World Series fans got a reminder that ‘trans people deserve to live’ with flag

The 10 most influential hashtags of the decade
In 2010, no one knew what hashtags were. By the end of the decade, they were changing the world.

See all Editor's Picks

BTW

Transgender people deserve to live, and a group of World Series attendees weren’t going to let Red Sox and Dodgers fans forget it.

On Sunday, during the fifth inning of Game 5 of the World Series, attendees tied a large banner of the trans flag to a balcony of the stadium and unfurled it, revealing the phrase “Trans people deserve to live.”

According to Into, the banner’s display was an effort by the [email protected] Coalition, a Los Angeles-based organization working for the rights of transgender Latinx people. The banner’s presence was a poignant reminder of the Trump administration’s recently announced efforts to define sex as unchangeably male or female.

“I felt my heart was dropping along with it,” Bamby Salcedo, president of [email protected] Coalition, told Into. “I was kind of exploding because of the adrenaline. You don’t know what’s going to happen with the police and security and all of that.”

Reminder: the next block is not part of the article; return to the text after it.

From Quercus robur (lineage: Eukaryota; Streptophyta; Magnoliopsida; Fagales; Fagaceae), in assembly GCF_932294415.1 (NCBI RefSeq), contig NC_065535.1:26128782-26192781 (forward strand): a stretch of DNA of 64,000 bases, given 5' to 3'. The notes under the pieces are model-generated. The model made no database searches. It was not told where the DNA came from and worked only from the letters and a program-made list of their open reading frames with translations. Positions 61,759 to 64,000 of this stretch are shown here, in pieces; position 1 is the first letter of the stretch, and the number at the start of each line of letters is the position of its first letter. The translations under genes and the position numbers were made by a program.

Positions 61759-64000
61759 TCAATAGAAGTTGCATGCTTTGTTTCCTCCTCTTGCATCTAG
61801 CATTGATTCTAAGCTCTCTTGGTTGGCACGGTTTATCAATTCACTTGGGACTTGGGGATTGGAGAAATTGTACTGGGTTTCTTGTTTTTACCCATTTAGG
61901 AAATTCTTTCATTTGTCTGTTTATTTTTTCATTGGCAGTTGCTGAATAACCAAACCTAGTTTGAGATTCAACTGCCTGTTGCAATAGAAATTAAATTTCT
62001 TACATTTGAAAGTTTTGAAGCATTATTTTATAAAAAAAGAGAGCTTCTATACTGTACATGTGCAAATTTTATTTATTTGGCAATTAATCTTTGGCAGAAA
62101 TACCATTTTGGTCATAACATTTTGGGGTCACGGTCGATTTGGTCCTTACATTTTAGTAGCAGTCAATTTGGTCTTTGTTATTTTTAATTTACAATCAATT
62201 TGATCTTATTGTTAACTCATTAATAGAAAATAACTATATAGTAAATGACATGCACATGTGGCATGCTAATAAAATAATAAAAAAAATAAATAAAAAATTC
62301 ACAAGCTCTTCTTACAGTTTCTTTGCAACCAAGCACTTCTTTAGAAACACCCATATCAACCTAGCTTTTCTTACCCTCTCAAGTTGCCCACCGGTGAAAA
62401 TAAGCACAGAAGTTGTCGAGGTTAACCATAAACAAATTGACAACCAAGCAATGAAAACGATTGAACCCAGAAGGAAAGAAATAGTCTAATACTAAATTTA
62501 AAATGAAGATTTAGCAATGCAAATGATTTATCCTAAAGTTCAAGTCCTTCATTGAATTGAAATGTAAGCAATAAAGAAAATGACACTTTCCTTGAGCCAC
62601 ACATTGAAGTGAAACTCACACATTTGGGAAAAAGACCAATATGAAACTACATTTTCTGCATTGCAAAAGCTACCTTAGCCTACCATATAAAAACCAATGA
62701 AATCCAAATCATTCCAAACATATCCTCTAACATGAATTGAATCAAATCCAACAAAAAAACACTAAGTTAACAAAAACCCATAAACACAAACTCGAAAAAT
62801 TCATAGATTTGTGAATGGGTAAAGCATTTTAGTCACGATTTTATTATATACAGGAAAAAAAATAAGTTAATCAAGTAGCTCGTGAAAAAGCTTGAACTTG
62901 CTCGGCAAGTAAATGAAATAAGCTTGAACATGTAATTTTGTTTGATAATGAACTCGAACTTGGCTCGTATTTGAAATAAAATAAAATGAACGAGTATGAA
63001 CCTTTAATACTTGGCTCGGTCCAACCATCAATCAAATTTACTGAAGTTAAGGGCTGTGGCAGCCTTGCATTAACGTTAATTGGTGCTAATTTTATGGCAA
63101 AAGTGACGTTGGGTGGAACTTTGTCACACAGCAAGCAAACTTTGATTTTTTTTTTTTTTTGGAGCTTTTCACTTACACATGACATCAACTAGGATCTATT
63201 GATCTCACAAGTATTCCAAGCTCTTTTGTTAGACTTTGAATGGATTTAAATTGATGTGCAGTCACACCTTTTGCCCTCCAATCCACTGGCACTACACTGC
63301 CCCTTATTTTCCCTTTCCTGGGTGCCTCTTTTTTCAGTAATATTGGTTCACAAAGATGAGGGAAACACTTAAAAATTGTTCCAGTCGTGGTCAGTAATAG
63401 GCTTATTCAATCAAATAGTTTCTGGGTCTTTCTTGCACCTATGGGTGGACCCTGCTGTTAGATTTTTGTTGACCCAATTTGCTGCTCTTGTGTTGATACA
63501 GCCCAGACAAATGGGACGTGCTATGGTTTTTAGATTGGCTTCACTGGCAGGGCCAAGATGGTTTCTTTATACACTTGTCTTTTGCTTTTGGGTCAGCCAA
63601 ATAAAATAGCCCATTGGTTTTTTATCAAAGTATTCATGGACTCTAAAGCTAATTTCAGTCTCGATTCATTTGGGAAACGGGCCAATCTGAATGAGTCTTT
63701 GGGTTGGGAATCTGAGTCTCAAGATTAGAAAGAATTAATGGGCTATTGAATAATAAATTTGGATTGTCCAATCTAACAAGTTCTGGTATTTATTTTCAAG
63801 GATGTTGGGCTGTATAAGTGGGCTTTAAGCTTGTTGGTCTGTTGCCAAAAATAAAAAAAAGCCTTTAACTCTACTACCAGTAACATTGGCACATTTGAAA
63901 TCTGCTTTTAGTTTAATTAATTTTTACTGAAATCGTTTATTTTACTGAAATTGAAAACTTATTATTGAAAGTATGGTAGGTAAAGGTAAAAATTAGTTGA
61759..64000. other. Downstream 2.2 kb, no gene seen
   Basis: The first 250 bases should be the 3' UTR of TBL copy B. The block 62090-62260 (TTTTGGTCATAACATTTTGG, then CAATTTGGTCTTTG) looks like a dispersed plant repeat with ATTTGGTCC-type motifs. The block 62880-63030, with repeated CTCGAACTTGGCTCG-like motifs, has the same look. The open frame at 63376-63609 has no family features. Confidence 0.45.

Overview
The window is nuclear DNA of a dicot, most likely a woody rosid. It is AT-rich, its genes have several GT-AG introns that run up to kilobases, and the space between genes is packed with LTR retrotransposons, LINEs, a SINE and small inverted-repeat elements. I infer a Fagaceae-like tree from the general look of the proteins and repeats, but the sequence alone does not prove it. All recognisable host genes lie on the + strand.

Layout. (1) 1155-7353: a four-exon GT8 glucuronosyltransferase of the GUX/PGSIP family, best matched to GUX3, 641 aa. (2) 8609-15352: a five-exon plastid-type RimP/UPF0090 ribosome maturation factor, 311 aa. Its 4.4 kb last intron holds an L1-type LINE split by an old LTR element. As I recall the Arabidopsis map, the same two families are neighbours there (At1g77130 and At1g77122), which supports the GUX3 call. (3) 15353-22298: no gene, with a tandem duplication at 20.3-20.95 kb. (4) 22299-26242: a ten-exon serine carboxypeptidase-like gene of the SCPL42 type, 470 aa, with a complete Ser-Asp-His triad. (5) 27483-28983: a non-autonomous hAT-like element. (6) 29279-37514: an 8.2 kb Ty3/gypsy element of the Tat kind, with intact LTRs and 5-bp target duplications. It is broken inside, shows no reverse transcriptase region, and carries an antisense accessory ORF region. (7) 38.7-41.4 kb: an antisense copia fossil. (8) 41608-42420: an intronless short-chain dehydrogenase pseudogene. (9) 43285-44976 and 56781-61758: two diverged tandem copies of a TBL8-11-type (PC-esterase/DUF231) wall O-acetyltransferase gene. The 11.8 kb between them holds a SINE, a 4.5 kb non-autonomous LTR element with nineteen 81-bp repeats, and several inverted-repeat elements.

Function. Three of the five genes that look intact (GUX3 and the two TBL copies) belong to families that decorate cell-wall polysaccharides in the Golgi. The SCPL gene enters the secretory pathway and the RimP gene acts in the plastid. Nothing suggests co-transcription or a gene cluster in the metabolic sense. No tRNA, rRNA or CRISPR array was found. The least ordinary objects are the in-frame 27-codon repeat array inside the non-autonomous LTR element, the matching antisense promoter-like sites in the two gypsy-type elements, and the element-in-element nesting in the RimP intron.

The flag, which was flown for several minutes before being taken down by police, wasn’t featured on Fox’s broadcast of the game (though it can be seen in the background of at least one shot). For those in the stands, however, it could not be ignored.

READ MORE:

A video of the moments leading up to the banner being unfurled has been shared to the coalition’s Facebook page, showing how Salcedo, Board Chair Maria Roman, and other members attached the banner to the balcony before letting it fall open. The video has received more than 14,000 views.

Trans People Deserve To Live!

Posted by TransLatina Coalition on Sunday, October 28, 2018

H/T Deadspin

Samantha Grasso

Samantha Grasso

Samantha Grasso is a former IRL staff writer for the Daily Dot with a reporting emphasis on immigration. Her work has appeared on Los Angeles Magazine, Death And Taxes, Revelist, Texts From Last Night, Austin Monthly, and she has previously contributed to Texas Monthly.